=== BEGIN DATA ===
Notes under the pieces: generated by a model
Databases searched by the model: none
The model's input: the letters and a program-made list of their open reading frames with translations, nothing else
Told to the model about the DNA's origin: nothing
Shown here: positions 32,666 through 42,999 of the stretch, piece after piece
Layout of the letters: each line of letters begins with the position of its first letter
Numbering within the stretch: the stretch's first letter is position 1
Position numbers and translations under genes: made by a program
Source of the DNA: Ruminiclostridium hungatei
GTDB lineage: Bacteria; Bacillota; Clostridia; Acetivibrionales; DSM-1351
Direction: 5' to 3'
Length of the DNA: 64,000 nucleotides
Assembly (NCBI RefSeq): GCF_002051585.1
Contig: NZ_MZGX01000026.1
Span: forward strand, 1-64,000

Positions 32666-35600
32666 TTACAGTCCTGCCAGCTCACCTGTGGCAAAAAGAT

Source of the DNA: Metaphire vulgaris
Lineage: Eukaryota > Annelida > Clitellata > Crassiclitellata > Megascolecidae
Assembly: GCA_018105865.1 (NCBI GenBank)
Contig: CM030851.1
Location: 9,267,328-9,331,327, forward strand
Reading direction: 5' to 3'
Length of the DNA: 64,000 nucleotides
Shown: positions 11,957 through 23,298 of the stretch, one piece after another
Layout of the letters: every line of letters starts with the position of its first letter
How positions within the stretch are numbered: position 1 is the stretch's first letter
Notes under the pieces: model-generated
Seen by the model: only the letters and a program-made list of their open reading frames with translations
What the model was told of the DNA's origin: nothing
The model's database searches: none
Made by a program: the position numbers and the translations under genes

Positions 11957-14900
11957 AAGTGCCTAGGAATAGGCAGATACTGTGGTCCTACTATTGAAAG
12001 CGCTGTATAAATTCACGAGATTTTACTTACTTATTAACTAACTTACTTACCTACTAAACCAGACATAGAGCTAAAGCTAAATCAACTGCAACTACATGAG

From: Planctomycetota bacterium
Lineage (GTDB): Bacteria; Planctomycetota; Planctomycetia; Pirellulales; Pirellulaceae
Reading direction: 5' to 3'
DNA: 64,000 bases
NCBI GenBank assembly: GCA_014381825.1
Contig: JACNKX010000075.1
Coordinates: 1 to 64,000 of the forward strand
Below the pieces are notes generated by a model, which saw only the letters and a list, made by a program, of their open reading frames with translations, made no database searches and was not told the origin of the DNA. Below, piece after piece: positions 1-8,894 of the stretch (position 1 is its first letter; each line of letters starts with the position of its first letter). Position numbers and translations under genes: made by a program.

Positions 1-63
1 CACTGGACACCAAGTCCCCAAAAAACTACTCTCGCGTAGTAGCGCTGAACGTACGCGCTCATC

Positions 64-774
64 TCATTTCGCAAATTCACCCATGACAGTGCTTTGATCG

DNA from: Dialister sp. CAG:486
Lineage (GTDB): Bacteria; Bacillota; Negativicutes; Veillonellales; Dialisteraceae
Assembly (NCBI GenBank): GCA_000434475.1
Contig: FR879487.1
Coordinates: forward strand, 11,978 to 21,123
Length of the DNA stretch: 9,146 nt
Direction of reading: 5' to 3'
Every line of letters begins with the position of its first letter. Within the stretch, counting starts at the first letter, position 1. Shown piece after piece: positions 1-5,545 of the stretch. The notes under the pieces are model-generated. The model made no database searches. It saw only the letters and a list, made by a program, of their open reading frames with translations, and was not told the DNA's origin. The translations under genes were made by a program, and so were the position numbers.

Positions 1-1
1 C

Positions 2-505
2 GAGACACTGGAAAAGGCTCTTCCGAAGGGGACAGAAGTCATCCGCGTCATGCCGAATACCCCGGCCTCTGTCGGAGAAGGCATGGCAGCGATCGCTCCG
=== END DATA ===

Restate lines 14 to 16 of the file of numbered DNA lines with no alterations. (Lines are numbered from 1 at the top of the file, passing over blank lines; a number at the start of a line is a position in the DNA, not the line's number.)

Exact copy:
Contig: NZ_MZGX01000026.1
Span: forward strand, 1-64,000

Positions 32666-35600